Interviewer: What would say are some of the top misconceptions that people have about civil law?
Robert Cummings: I think the biggest one, and this is with personal injury, if somebody finds out that he or she has been harmed by either a company, a restaurant, or other party, the person believes that he or she is going to have that McDonald’s hot coffee case ultimately resulting in a multi-million dollar verdict or settlement. I think what a lot of people do not understand is that to recover in a civil case, there has to be a duty that the defendant owed you. That duty was breached. Through the breach of that duty, harm was caused to you by the defendant. It is that last part, the harm, the damages, where I think a lot of people are misinformed.
It is Necessary to Sustain Verifiable Damage or Injury in Order to Effectively Litigate a Civil Claims Lawsuit
The McDonald’s coffee case is a really interesting situation because a lot of people say, “Oh, she was burned by hot coffee at McDonald’s and she got eight million dollars.” But, there is a documentary called “Hot Coffee,” which goes over the McDonald’s coffee case and shows you the third degree burns that this woman received on her inner thighs, the excruciating pain, and the fact that McDonalds would not budge on accepting liability or settlement offers. This woman just wanted her medical bills paid, from what the documentary says. Ultimately, trial attorneys, through diligently litigating the case, found that McDonalds knew that keeping their coffee at a certain temperature would cause third degree burns, but nonetheless proceeded to maintain the coffee at such high temperatures. This documentary includes discussions with the jurors that awarded the amount, and the fact that McDonalds knew but persisted in the conduct is what lead the jury to award the large verdict. Overall, the case did not involve some woman driving and spilling hot coffee on her. Rather, it was that McDonalds was maintaining or keeping their coffee at a dangerous level with reckless disregard to the safety of their customers.
Therefore, the McDonalds “hot coffee” case involved substantial damages and injury. Many times, however, while there might be a duty and a breach, there are not sufficient damages to justify a civil lawsuit. The best example that I have heard is if a person is in a car with somebody, and while driving down a hill the breaks go out. Everybody is freaked out and screaming. But, the car gets to the bottom of the hill and slowly drifts to a stop. The car did not hit a tree nor did it hit a wall. The car did not careen off an edge. It just came to a stop. Everybody was startled, but there was no loss of limbs, loss of life, cuts, bruises, anything.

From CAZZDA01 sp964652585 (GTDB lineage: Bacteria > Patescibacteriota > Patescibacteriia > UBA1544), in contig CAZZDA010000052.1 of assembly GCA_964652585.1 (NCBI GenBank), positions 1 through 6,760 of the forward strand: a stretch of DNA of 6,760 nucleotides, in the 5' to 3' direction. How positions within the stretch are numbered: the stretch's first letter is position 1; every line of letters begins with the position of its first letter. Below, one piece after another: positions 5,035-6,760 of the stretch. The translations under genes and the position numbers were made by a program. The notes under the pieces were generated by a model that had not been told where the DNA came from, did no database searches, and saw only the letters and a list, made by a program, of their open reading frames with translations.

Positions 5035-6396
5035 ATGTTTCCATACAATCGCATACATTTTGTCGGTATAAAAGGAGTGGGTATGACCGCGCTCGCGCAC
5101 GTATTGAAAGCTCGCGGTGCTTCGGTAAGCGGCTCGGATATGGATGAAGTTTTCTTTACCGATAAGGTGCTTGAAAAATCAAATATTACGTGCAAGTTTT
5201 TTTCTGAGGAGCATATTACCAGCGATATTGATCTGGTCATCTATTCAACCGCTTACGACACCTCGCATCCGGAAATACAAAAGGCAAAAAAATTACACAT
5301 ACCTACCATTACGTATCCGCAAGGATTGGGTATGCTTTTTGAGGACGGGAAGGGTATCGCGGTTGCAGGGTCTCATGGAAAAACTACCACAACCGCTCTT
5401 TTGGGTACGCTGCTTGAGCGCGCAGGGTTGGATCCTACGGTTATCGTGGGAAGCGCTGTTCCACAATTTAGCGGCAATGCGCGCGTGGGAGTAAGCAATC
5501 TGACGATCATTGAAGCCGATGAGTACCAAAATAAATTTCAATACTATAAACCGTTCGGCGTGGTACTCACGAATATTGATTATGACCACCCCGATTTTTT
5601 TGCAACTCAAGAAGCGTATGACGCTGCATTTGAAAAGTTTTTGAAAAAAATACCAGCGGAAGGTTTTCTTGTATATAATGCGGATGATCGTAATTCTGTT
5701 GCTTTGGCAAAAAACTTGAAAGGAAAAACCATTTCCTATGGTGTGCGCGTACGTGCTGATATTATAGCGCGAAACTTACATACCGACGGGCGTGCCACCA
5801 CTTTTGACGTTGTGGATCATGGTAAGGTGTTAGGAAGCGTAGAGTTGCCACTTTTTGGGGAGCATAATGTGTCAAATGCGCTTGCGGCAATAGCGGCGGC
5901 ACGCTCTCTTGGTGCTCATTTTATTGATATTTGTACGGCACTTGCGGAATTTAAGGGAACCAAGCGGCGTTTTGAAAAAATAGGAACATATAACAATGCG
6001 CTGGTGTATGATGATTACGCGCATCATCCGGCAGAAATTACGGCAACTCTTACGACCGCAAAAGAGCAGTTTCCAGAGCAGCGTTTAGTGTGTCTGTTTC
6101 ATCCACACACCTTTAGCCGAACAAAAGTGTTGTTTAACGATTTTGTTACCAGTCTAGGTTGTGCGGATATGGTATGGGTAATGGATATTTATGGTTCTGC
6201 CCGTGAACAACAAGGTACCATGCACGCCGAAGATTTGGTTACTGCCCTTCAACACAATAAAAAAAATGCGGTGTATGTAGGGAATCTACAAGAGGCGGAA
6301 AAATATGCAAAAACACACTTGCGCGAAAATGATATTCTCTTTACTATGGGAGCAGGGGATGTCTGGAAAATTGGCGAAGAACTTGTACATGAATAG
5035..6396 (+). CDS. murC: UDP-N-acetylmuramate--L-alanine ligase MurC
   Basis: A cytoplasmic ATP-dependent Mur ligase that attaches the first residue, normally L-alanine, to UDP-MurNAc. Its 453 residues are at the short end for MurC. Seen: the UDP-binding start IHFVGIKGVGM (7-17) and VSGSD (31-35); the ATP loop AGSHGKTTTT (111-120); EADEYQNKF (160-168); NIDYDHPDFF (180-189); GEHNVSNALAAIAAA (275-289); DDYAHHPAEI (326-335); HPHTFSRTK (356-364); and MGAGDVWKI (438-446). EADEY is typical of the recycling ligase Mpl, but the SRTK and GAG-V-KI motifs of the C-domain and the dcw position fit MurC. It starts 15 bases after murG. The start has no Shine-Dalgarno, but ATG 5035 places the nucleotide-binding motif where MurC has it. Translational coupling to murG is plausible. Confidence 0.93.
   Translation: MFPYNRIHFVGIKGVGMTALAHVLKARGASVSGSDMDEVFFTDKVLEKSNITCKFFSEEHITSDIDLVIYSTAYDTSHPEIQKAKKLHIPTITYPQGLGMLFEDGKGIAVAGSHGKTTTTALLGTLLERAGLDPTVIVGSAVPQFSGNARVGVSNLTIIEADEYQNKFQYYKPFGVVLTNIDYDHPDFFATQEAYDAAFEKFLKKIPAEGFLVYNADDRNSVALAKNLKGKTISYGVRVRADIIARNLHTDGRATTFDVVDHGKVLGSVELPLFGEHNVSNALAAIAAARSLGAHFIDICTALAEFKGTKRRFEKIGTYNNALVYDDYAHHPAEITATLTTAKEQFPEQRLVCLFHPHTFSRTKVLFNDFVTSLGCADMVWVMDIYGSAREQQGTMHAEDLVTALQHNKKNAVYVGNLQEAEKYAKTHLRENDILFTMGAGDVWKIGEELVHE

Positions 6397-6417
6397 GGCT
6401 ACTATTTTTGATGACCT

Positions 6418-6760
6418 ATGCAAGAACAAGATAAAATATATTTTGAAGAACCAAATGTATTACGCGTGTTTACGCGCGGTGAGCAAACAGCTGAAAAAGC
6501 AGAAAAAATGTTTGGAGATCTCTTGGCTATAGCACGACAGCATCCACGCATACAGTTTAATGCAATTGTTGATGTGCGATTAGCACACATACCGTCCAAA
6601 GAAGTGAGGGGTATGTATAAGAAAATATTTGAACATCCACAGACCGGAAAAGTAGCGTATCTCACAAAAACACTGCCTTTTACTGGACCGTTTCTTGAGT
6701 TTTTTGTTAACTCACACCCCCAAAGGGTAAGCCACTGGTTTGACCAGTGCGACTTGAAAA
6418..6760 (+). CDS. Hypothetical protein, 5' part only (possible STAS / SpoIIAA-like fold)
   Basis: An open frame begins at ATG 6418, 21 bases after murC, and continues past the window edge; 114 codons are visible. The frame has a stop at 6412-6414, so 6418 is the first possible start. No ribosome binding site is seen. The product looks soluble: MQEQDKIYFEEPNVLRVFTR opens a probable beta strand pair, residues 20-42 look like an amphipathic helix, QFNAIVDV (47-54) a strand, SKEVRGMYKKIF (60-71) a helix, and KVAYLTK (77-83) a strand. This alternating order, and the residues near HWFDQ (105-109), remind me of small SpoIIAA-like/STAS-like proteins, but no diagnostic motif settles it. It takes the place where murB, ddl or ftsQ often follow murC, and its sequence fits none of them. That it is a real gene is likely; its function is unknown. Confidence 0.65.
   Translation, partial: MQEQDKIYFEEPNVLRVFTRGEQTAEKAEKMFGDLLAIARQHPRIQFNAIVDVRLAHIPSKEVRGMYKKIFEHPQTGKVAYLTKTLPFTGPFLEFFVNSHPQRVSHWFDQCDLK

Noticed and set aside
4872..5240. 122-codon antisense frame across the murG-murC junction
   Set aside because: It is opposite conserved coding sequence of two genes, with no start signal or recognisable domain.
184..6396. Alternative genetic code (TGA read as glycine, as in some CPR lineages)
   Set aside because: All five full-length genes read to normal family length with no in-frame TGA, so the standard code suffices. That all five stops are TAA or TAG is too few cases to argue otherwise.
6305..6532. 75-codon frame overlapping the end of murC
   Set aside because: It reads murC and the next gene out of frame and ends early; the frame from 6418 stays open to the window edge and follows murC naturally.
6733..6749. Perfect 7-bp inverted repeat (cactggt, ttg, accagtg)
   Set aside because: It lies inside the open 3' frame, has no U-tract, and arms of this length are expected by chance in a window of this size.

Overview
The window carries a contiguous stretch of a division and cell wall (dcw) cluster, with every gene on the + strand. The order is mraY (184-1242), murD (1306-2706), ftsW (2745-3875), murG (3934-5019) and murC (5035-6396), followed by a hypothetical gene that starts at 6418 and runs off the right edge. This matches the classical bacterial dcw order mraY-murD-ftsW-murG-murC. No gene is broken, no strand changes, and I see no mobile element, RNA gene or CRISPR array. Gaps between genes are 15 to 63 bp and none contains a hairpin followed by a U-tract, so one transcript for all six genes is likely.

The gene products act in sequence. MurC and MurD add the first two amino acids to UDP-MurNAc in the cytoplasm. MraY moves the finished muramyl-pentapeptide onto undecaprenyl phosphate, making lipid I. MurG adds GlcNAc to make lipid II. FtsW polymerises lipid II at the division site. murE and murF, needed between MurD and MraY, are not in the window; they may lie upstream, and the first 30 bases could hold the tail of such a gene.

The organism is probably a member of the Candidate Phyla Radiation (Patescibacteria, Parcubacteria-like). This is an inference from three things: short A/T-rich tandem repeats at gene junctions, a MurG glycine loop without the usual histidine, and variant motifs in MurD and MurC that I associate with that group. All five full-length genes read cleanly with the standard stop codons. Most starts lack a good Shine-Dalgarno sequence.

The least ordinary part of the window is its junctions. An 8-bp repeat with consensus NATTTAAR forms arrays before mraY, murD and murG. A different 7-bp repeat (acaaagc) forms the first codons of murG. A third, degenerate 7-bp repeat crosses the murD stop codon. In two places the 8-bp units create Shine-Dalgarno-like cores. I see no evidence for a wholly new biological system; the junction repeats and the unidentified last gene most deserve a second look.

Now, was there damage? Yes. The fact that the people believed or felt that they were going to essentially die means that they were damaged, in a general sense. The issue comes in quantifying those damages. Just because you were in a situation and somebody did something wrong, if you were not damaged to a certain degree, it is hard for a plaintiff’s attorney to take the case on a contingency, deciding to fund the case on his or her own, without sufficient damages to justify the risk of ultimately not recovering the costs advanced on behalf of the client.
If you are Physically Harmed, Even If Slight, it is Best to Contact an Attorney Immediately
That being said, if you have been harmed, even if it is small back pain from a car accident, contact an attorney. Even slight injuries can pose significant risks in the long run. It is best to have a professional analyze your case so that, at a minimum, you can understand your rights.